Perhaps the times when people got super antsy about seeing the latest instalment in this particular franchise are over but that doesn't mean that we don't get more miniature action on the big screen. Ant-Man And The Wasp: Quantumania, the third movie following the titular characters, moves them from the sunny San Francisco to a much damper environment of the Quantum Realm. Paul Rudd's Scott/Ant-Man and Evangeline Lilly's Hope/Wasp travel there along with Hank Pym (Michael Douglas), Janet Van Dyne (Michelle Pfeiffer) and Scott's daughter Cassie (Kathryn Newton), discovering Janet's secret past which then also involves the time-travelling villain Kang The Conqueror (Jonathan Majors) who wishes to use control of time for his evil endeavours.
You could easily initially think that there might've been a director change but that's in fact not the case as Peyton Reed is back in that role while screenwriting duties have been handed to Jeff Loveness. It's unsure where unsuccessful adjustments were ultimately made but what is clear is that ''Quantumania'' is extremely far removed from the previous two films, for better or mostly for worse. The shortcomings stem from a mix of writing and direction as the film becomes a shapeless glob of jargon and actors reacting to nothing concrete in front of them, seemingly forgetting to use comedy as a driving force altogether which was a saving grace in the decent first movie and even in the bumpy second effort. What is the result of all of this is that the movie is never as fun or engaging as it clearly thinks it is.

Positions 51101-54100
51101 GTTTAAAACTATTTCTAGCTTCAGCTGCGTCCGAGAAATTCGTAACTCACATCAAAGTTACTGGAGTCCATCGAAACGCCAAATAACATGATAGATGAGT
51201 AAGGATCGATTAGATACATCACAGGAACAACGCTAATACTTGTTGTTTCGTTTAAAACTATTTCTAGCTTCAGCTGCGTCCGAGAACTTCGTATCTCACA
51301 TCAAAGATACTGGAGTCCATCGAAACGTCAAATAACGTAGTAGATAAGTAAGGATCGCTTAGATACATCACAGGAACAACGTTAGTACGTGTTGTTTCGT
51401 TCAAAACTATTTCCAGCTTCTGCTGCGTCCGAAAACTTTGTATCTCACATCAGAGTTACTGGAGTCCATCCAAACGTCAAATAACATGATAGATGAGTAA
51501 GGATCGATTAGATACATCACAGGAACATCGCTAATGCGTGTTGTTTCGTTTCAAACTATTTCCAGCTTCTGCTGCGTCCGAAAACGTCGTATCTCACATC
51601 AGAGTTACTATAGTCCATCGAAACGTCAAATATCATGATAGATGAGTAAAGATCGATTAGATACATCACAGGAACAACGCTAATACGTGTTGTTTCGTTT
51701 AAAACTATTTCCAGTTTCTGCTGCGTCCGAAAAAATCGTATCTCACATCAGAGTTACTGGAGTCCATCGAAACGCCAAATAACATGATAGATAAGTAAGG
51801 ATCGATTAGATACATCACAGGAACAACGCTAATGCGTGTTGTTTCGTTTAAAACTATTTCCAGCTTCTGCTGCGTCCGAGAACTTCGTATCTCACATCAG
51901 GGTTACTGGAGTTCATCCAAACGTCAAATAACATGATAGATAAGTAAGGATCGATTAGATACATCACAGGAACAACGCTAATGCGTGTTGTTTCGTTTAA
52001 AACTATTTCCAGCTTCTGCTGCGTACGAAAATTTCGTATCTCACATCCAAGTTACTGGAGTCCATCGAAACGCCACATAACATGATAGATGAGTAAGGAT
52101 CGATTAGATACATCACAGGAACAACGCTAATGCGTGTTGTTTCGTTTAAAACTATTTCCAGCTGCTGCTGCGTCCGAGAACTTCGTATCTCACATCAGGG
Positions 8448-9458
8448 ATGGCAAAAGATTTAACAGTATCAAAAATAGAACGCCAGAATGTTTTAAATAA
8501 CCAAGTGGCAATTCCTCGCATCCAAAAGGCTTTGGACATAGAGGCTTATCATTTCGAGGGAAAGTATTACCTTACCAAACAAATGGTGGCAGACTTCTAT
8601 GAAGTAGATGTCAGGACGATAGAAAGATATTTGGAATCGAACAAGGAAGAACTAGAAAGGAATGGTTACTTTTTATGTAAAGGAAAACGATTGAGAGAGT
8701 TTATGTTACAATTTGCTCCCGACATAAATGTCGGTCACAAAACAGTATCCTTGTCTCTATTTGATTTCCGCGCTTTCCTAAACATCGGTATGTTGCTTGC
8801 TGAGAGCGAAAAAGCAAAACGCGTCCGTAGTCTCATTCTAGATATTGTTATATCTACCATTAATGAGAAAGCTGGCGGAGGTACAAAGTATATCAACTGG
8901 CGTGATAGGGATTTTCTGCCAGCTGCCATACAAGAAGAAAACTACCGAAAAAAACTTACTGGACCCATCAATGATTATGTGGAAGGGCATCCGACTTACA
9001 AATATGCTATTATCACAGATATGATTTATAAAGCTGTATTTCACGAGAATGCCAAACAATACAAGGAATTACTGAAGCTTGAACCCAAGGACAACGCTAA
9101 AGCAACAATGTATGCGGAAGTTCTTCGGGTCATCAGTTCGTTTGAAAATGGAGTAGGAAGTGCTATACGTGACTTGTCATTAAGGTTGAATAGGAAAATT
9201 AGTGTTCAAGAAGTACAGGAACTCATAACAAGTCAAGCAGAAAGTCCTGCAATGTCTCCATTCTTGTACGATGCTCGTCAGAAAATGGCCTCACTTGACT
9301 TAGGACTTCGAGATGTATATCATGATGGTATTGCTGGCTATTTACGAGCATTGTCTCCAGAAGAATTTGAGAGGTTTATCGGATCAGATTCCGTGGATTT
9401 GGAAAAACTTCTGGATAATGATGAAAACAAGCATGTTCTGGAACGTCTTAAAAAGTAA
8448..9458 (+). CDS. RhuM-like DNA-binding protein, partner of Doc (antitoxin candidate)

Bleakness in the centre of this story only works whenever Pfeiffer and Majors are given enough space to actually act, both of them bringing gravitas to their characters which then offers some emotional stakes, while someone like Douglas is perfectly happy to collect a paycheck with a performance that has none of that gravitas and Rudd is completely wasted since he's not given solid comedic material to work with. Quantumania can be okay at times when zooming in on capable actors for close-ups which distracts you from the forgettable CGI mayhem, oddly implemented visualisation of someone like M.O.D.O.K/Darren Cross (Corey Stoll) and below average filmmaking—DoP Bill Pope's photography and composer Christopher Beck's music don't have much brilliance to capture or underscore—which itself is a result of barely anything having a single artistic idea motivating the storytelling.
Smileys: Michelle Pfeiffer, Jonathan Majors
Frowneys: Tone, Michael Douglas, humour
Killer mixtape: Ant-Tracks.